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Will Africa miss Qaddafi?

Even with Muammar Qaddafi's deep financial ties across Africa, many of the continent's leaders are ambivalent about his departure.

By Scott BaldaufStaff writer / August 23, 2011

Libyan leader Muammar Qaddafi arrives at the African Union summit in Addis Ababa on Jan. 31, 2010.

Irada Humbatova/Reuters/File

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As the single-largest contributor to the budget of the African Union, a prime aid donor for poor African countries, and a dependable advocate for pan-African cooperation, Libyan leader Muammar Qaddafi is a man whose impact reaches far beyond his country’s borders.

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That impact is sometimes good, as when he funds hospital or road projects, or when his estimated 15 percent contribution of the AU’s budget allows the AU to send peacekeepers to Somalia, Darfur, and the Democratic Republic of Congo. And it can be bad, when he buys weapons for rebel groups to destabilize his neighbors like Sudan and Chad.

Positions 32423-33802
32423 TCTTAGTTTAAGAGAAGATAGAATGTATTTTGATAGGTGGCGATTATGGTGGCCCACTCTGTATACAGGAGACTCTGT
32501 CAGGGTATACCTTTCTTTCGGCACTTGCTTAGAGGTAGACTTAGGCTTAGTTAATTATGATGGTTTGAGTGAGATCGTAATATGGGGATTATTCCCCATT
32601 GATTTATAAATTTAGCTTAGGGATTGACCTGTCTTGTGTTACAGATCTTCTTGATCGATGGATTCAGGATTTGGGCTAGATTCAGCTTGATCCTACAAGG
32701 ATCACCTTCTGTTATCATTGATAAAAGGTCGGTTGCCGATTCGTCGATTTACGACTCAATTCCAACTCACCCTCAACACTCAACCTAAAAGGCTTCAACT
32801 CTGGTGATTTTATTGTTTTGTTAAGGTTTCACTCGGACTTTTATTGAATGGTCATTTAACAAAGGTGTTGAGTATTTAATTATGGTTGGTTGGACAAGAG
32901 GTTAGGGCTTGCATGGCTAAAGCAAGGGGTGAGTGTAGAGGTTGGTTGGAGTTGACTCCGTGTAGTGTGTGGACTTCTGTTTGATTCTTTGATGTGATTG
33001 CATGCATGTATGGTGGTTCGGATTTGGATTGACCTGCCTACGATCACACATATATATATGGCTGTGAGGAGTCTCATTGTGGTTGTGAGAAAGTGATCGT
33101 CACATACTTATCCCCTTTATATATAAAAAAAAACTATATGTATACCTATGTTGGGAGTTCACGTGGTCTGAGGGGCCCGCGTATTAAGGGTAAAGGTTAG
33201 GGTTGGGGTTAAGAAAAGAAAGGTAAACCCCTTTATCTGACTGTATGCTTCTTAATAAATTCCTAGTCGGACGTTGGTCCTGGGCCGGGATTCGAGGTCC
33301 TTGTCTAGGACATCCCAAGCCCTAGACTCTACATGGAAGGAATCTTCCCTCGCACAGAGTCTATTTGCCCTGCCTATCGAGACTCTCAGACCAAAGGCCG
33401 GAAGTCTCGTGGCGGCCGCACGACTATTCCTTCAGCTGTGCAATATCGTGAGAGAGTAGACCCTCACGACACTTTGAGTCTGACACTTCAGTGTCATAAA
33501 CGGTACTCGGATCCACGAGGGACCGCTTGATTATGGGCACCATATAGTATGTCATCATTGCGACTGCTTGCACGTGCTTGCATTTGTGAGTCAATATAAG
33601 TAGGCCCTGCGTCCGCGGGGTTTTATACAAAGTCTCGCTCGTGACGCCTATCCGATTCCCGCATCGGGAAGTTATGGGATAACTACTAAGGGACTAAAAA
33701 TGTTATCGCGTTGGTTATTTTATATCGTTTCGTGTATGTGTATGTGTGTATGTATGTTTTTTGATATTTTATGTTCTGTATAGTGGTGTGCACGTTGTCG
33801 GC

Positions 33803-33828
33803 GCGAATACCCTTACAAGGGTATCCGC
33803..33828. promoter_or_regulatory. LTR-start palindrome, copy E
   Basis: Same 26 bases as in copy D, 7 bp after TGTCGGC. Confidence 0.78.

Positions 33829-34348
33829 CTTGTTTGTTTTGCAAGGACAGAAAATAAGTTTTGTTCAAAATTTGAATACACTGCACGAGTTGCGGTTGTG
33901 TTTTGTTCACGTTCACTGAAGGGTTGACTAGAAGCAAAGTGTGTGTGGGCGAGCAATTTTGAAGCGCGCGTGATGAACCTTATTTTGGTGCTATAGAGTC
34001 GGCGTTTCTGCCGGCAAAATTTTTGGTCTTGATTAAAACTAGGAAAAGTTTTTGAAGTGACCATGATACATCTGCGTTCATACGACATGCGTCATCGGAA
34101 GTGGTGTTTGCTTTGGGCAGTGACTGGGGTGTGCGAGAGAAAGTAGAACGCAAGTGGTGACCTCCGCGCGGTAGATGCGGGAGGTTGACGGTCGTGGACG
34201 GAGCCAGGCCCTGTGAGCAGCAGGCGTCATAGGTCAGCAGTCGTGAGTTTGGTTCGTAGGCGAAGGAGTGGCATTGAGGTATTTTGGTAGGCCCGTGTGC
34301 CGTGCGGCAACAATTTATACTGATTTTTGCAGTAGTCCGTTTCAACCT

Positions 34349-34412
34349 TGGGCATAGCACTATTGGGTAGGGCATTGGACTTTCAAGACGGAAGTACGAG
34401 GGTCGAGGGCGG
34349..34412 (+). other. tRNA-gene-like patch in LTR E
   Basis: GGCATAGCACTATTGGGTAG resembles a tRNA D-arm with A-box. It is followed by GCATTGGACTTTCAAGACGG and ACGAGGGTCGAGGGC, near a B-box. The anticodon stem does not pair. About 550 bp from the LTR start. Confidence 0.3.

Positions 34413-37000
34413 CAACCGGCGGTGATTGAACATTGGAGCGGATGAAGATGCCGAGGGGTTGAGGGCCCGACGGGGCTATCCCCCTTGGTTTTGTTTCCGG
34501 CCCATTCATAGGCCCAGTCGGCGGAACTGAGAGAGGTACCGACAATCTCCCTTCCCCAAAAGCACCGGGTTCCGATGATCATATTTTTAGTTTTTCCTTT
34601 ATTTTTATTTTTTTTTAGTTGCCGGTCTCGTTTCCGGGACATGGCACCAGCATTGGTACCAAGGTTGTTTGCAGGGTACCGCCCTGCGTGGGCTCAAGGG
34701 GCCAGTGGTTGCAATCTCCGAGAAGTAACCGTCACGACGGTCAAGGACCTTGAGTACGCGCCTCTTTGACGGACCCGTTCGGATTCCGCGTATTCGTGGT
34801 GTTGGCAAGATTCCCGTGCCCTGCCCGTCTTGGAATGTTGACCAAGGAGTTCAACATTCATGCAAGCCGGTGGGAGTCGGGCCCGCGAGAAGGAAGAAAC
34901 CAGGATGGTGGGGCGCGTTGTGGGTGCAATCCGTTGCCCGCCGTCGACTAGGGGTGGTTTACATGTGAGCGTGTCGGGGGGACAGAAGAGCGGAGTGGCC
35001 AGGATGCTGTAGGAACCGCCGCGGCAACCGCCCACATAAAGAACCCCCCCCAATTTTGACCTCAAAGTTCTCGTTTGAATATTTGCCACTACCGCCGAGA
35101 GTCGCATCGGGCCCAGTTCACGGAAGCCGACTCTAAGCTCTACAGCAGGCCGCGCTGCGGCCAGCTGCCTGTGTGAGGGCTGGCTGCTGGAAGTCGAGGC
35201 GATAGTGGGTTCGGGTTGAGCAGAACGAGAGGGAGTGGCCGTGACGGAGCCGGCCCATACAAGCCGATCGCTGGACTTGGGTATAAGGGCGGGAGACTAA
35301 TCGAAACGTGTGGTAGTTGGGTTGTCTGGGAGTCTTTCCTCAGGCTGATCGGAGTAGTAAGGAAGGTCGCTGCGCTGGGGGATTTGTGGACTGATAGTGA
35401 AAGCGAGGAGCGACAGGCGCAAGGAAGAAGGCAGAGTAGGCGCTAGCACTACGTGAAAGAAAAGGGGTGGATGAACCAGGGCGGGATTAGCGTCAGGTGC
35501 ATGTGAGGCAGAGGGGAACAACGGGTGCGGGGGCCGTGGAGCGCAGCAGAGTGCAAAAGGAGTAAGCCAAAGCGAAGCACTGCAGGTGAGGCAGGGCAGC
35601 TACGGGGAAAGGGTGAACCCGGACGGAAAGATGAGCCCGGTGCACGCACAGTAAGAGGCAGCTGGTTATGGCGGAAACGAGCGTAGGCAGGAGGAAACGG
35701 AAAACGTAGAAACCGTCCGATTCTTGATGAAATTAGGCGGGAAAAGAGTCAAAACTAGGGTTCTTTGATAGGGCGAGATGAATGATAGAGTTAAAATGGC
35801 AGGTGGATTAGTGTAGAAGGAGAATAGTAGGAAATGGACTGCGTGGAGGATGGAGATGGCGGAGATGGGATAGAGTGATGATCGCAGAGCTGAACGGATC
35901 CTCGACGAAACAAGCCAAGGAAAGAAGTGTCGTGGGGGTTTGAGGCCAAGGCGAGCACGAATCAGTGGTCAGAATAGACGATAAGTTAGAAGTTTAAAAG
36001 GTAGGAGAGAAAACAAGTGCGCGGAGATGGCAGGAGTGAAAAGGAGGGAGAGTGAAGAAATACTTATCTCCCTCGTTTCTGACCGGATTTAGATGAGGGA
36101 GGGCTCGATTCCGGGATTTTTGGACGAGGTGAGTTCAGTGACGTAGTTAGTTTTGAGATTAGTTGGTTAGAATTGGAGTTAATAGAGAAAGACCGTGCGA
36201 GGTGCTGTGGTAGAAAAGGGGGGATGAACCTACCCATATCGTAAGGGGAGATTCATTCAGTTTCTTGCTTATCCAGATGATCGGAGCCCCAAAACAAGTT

Small wonder, then, that African leaders are reacting to Qaddafi’s imminent overthrow this week with a certain ambivalence.

“A lot of people took his money while not liking him, and being uneasy about him,” says Richard Moncrieff, a senior research fellow at the South African Institute for International Affairs in Johannesburg.

“Qaddafi’s donations have drawn the vast majority of Africans toward a kind of support for him during the past few months, and African leaders will give lip-service for his support because [he advocates] pan-Africanism. But they also realize that he’s a destabilizing figure at a broader continental level. There is profound ambivalence about Qaddafi the man," he says.

As Libyan rebels claim to have captured 90 percent of Libya’s capital Tripoli – including Qaddafi’s personal compound – the fall of Qaddafi’s government is all but certain. The impact of that change of government will be felt for weeks and months to come, as former friends and enemies lose either a source of financial support or cause of constant tension.

The greatest impact will be felt among the impoverished and fragile nations of the African Sahel region, the semi-arid countries that line the southern border of the Arabic-speaking countries of the North African Sahara.

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